Wildlife Rescue Aid Project

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In a Nutshell

Donations help provide food, shelter, medicine, and training for orphaned baby skunks until they can be released back into the wild

The Fine Print

100% of donations go directly to Wildlife Rescue Aid Project. *** Donations are automatically applied. See Grassroots FAQs that apply to this campaign. Merchant is solely responsible to purchasers for the care and quality of the advertised goods and services.

The Need: Orphaned and Injured Skunks

When Sally Skunk was attacked by a cat in August of last year, she barely got away with her life. In the time between the attack and when an Oregon resident took Sally to Wildlife Rescue Aid Project, she'd become emaciated, immobile, and covered in maggots. But she was alive. And four weeks later, she was walking. When skunks like Sally are attacked, they must be rehabilitated, and when they are orphaned, they must be taught how to survive in the wild or else they will likely die.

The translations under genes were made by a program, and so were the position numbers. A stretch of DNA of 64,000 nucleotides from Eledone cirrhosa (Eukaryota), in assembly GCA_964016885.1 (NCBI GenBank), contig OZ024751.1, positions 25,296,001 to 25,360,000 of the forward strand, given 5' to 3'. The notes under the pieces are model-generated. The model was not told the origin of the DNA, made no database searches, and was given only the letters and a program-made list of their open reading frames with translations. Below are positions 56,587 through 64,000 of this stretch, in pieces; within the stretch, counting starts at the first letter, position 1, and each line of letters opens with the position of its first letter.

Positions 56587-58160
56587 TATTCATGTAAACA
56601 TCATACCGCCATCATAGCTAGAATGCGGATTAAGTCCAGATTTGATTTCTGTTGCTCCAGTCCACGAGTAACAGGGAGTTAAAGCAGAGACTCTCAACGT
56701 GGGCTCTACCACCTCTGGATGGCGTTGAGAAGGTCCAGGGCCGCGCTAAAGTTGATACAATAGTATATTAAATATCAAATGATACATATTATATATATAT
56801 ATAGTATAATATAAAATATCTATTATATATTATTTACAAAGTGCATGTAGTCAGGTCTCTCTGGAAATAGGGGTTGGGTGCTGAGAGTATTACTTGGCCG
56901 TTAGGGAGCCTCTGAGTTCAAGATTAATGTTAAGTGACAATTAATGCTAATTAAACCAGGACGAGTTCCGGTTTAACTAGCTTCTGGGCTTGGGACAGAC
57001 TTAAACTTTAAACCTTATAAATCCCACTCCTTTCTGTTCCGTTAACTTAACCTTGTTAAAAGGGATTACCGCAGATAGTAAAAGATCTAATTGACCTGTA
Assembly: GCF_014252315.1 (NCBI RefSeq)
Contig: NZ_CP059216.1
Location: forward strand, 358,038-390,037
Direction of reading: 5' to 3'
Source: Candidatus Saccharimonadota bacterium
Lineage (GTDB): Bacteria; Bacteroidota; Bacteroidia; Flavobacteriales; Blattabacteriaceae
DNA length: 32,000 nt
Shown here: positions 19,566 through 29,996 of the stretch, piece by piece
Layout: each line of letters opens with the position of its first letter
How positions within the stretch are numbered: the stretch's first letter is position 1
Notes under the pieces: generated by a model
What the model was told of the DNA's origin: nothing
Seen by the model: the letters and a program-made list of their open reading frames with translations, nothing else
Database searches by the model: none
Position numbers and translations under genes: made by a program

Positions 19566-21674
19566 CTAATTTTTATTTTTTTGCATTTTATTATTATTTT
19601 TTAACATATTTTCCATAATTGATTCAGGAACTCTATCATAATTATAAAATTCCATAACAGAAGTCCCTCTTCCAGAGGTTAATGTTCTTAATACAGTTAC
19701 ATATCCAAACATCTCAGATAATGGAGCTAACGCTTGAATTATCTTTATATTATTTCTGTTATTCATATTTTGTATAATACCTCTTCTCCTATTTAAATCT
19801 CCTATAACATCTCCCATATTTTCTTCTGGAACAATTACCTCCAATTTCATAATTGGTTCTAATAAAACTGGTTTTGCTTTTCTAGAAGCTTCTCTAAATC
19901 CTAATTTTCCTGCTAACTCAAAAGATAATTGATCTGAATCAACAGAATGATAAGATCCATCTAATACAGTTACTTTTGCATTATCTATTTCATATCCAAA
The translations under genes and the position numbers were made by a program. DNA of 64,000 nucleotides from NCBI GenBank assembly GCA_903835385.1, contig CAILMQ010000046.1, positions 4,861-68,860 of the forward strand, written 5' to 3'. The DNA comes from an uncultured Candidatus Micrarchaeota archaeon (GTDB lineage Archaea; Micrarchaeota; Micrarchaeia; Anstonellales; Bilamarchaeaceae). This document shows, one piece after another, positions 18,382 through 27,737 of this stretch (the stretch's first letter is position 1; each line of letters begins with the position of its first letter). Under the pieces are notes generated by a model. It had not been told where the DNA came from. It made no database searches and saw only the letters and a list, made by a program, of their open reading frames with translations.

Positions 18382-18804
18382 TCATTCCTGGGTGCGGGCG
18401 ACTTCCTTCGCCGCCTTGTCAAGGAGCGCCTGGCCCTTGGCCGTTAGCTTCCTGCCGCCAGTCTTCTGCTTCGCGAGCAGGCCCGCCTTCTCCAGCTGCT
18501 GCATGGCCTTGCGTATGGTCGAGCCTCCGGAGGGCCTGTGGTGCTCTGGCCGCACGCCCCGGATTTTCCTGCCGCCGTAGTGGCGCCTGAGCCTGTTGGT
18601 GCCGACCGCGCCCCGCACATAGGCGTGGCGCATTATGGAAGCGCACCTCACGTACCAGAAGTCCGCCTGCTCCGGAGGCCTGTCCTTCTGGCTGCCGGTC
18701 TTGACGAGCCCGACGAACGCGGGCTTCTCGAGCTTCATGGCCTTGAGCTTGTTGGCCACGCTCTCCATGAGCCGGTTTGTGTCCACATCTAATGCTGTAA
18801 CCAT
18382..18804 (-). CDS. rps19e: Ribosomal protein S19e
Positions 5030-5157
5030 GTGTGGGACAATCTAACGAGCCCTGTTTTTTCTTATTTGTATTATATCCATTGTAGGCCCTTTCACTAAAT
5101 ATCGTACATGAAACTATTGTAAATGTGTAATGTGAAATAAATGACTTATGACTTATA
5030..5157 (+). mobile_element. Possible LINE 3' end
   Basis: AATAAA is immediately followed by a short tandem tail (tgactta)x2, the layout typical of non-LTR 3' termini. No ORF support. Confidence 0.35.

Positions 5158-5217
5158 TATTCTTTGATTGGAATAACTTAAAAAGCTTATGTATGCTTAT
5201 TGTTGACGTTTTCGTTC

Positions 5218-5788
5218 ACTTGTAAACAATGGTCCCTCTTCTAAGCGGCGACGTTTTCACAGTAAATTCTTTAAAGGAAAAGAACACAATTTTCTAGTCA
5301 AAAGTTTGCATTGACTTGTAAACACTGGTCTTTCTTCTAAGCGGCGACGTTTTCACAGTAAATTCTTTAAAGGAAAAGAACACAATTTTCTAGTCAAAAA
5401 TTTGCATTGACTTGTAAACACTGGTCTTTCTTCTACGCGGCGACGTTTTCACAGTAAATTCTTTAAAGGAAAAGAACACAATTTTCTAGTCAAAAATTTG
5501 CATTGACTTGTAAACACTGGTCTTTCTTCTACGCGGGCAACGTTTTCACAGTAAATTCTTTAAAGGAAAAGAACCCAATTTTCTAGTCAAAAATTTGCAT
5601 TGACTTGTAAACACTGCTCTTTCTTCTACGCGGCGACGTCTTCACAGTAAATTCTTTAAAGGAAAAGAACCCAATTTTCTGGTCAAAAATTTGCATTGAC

The Issue: Caring for Baby Skunks

All donations to this Grassroots campaign will be used by Wildlife Rescue Aid Project to care for orphaned or injured baby skunks. For every $150 raised, Wildlife Rescue Aid Project can provide three months of boarding, food, and medical care for one baby skunk. The organization usually starts receiving skunks in early June, then cares for them until they are ready to return to the wild—generally around the end of August. In the ensuing three months, they feed the babies a specialized skunk-milk formula, give the older skunks mice, crickets, and worms, and teach them how to spray and catch their own prey.

Wildlife Rescue Aid Project

The volunteers at Wildlife Rescue Aid Project receive more than 50 striped skunks a year. Then they do what most people would not: they care for the skunks, provide food and shelter, and teach them how to hunt and spray in self defense. These rescued skunks and other mammals native to Oregon are often orphaned or injured and in need of extensive rehabilitation before they can return to the wild. So the volunteers ensure they find proper veterinary care to heal, and spend roughly 20 hours a day in a cycle of feeding and cleaning. When the skunks are ready to go, the volunteers identify each with a marker or cut a specific pattern into its hair to track its progress.


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